A House spending bill would provide $5 billion next year for building President Donald Trump’s proposed border wall with Mexico, a major boost that suggests a raucous pre-election budget battle may lay ahead.
Democrats have long opposed financing Trump’s wall but lack the votes by themselves to block House approval of that amount. But they have the strength to derail legislation in the closely divided Senate. Without naming a figure, Trump said in April that he would “have no choice” but to force a government shutdown this fall if he doesn’t get the border security money he wants.
The $5 billion is well above the $1.6 billion in the Senate version of the bill, which would finance the Homeland Security Department. The higher amount matches what Trump has privately sought in conversations with Republican lawmakers, according to a GOP congressional aide. The aide wasn’t authorized to speak on the record about private discussions and spoke on condition of anonymity.
“Keeping Americans safe by protecting our homeland is a top priority,” Rep. Kevin Yoder, R-Kan., who chairs the House Appropriations Committee’s homeland security subcommittee, said in a written statement.
The panel released details of its bill the same day the House was set to debate a symbolic measure lauding Immigration and Customs Enforcement and belittling proposals to abolish it.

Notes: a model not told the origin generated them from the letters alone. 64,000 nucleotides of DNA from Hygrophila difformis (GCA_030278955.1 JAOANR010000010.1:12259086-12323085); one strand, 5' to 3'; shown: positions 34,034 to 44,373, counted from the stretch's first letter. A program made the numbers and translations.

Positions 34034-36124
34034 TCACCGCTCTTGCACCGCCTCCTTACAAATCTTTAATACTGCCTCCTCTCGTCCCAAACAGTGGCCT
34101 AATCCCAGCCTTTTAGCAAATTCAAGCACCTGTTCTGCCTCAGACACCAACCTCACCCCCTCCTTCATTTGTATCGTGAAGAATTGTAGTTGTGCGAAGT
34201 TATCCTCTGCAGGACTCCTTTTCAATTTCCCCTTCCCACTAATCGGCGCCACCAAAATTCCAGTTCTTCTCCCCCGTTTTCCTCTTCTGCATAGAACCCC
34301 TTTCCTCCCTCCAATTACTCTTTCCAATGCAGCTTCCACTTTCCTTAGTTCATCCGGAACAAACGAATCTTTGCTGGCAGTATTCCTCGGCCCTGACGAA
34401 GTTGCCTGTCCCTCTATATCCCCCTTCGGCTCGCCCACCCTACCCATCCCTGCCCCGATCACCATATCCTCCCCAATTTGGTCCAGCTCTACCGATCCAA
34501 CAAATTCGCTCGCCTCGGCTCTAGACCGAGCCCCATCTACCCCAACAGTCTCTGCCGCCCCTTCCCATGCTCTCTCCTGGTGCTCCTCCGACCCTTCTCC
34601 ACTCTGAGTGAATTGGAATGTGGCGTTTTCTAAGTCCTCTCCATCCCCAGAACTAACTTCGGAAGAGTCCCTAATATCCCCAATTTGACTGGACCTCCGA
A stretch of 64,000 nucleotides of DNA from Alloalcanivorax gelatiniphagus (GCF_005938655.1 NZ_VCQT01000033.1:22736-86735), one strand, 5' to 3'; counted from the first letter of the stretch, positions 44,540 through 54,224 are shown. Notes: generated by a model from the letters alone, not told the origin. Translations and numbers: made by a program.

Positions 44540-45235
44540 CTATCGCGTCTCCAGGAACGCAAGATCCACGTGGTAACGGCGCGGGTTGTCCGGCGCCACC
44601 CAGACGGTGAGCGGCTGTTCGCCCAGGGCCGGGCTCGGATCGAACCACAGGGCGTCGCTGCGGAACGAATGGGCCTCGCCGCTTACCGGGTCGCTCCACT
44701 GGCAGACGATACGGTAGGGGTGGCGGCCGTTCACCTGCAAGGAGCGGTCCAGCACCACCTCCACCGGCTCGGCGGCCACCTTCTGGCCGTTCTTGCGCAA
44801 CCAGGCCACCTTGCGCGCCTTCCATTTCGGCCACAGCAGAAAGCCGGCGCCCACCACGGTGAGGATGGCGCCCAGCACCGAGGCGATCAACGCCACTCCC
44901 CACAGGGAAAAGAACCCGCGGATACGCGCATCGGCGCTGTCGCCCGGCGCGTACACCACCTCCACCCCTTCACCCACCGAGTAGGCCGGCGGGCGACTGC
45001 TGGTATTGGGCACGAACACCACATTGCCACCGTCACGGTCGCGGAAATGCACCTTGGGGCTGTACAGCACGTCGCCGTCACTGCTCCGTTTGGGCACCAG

The GOP-written legislation is aimed at embarrassing and dividing Democrats, after a group of liberals introduced a bill last week erasing that federal agency. Liberals consider it an instrument of carrying out Trump’s severe immigration policies, including his now-abandoned separation of migrant children from their parents. But other Democrats think that bill went too far and risked alienating moderate voters.
The government’s new fiscal year begins Oct. 1, which in effect creates a deadline for the White House and Congress to try reaching budget deals. They almost never do. Without at least a temporary truce, federal agencies would shut down that day — which would create a tremendous political risk for the GOP, which controls government, barely a month before elections for control of Congress.
Trump made the wall a keystone of his successful 2016 election campaign, but insisted that Mexico would pay for it. Mexico has always refused to do so.
All but $126 million of the $5 billion would be for constructing more than 200 miles of wall, with the remainder for border technology. Beyond the $5 billion, the bill provides added money for expenditures including new canine teams, border patrol agents, new aircraft and sensors.